To construct the network, we must also define the universe of possible terrorist edges in a given year, which requires a definition of membership in the international system. We rely principally on the definition of the state system provided by the Correlates of War Project, which keeps a database of all countries that belong to the international community in a given year.^{b} We augment membership in the international community by adding a few non-state actors that have been either the source or the target of transnational terrorism (e.g. Palestine and the United Nations). Though such entities are not technically countries, including them in the network is preferable to excluding them because contested territories are important producers of transnational terrorism and not including international governmental organizations would misclassify the target of the attack (i.e. where it occurred rather than who was targeted).
All together, we produce a network with a median of 175 vertices over the time span that we study. A feature of these data that is somewhat atypical in network analysis is that self-ties are present. It is common for terrorists from state i to commit an attack in state i. While we include these “loops” in our analysis, it is important to point out that all of these loops are affiliated in some way with a transnational terrorist incident. The ITERATE data do not code domestic terrorist attacks and, as such, loops represent acts in which a native of the target country collaborates with foreign terrorists to launch an attack.
These two results, (1) that many edges represent innovations with respect to the recent past and (2) the network exhibits significant transitivity, indicate that proximity-based link prediction should be a fruitful exercise on the transnational terrorism network. The persistence of innovation means that any information that can be leveraged about the indirect ties in the network will be quite valuable. The transitivity indicates that indirect ties will have predictive power with respect to edge formation.
Why is transnational terrorism transitive?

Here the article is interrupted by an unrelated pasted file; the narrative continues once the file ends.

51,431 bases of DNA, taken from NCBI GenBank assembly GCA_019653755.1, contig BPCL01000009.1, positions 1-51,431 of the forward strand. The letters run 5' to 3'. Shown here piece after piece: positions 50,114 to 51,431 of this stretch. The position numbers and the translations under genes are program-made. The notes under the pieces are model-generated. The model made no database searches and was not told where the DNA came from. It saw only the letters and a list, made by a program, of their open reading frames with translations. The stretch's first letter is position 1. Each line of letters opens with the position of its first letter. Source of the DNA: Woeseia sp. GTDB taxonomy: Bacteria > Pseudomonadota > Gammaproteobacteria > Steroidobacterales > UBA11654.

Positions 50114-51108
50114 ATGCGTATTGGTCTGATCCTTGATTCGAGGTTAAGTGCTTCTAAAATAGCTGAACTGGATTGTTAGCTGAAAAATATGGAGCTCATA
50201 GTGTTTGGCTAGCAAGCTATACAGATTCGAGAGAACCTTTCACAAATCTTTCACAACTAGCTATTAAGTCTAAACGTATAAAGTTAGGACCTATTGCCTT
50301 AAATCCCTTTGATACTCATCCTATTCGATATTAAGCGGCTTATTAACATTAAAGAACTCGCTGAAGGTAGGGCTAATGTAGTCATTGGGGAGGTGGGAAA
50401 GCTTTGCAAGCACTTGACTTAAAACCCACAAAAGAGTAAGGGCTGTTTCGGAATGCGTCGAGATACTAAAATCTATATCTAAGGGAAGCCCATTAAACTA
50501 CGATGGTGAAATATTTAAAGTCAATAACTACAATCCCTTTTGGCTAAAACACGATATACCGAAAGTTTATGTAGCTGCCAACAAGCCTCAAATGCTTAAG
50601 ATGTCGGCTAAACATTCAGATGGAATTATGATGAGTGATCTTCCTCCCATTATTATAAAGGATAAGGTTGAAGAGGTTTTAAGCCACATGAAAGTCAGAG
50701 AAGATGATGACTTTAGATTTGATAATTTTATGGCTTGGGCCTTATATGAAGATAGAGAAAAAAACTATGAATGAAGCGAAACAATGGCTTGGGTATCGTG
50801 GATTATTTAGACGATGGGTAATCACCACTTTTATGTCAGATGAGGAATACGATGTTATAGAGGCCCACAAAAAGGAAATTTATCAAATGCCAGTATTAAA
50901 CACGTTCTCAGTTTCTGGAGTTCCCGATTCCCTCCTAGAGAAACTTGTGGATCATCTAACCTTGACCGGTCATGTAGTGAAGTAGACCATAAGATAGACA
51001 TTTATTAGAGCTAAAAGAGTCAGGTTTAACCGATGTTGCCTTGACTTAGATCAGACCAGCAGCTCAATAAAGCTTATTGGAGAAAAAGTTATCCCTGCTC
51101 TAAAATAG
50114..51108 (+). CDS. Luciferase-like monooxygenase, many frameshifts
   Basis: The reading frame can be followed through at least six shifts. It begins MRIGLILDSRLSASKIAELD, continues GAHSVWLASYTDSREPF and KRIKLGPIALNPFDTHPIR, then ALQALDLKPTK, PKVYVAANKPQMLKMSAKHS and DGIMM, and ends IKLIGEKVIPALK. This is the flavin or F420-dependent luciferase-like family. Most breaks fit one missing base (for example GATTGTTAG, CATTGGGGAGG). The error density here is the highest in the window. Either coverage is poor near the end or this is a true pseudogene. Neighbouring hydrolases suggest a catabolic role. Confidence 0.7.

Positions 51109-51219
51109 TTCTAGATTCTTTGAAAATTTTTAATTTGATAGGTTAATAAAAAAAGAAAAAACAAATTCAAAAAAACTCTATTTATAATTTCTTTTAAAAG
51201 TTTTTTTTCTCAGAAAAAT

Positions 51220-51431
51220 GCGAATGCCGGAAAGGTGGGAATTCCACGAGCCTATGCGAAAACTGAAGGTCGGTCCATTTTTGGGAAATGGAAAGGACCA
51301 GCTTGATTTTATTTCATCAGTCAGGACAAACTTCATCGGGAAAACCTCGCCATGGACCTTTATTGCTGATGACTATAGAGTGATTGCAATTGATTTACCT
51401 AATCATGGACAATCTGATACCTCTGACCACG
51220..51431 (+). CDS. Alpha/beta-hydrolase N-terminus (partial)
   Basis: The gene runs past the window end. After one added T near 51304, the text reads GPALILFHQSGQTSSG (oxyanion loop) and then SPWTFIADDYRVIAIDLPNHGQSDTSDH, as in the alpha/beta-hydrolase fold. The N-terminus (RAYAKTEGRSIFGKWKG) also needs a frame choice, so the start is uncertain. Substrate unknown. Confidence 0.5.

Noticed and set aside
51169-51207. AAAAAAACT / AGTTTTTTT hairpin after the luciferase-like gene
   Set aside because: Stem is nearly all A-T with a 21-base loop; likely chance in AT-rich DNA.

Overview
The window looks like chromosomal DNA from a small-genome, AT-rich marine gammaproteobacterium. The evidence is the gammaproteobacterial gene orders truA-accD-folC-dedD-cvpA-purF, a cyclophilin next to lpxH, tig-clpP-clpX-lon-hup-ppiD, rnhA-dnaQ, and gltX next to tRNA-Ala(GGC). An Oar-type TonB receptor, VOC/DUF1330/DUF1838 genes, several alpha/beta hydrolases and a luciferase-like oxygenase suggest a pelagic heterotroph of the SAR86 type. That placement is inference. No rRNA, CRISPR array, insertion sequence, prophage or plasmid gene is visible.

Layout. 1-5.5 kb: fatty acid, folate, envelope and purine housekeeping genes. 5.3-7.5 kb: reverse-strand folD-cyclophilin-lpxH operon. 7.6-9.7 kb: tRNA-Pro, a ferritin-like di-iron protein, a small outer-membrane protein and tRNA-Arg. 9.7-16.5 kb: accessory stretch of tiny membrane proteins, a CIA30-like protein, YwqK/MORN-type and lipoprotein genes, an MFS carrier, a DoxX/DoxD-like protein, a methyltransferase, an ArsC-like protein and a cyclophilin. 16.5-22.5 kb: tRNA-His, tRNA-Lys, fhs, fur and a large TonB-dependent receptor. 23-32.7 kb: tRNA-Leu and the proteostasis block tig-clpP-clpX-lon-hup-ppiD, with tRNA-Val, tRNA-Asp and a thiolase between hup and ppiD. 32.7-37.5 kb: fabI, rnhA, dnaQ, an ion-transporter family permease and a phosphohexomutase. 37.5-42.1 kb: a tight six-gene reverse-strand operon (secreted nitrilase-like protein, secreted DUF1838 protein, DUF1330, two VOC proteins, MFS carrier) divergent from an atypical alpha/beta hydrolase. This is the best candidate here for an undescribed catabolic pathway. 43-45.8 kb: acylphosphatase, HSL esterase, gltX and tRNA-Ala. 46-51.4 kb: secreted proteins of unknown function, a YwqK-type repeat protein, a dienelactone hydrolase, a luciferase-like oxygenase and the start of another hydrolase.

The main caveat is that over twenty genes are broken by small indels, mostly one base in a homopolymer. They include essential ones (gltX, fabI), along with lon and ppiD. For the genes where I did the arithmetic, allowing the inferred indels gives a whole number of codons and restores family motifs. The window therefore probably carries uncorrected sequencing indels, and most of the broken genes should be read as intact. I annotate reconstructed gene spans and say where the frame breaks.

It is not immediately intuitive why the network of transnational terrorist attacks would exhibit the high degree of transitivity we observe with the CUG test. Conflictual international networks, such as international war[19], exhibit substantial intransitivity; whereas transitivity is commonly a feature of cooperative international networks (e.g. military alliances)[20, 21].
When approaching this question theoretically, it is useful to distinguish between two common types of terrorist groups by motivation: ethno-nationalist groups and religious/ideological groups. Ethno-nationalist groups have specific goals of creating a state for their ethnic group or liberating their nation from occupation (real or perceived) and, as such, their attacks tend to be confined to only one target. Examples of such groups include the Provisional Irish Republican Army (PIRA) and the Kurdistan Workers’ Party (PKK). For ethno-nationalist groups, terrorist violence is tied directly to the attainment of their nationalistic goals. Conversely, religious/ideological groups are organized around a religious or political/ideological ideal and tend to lack a clear policy objective.^{c} However, such groups tend to have broader, multinational, support bases and to attack targets in a number of countries. They tend to target countries that exhibit religious/ideological cultures that are counter to the groups’ ideals. Groups such as al-Qaeda and the Red Army Faction fall into this category.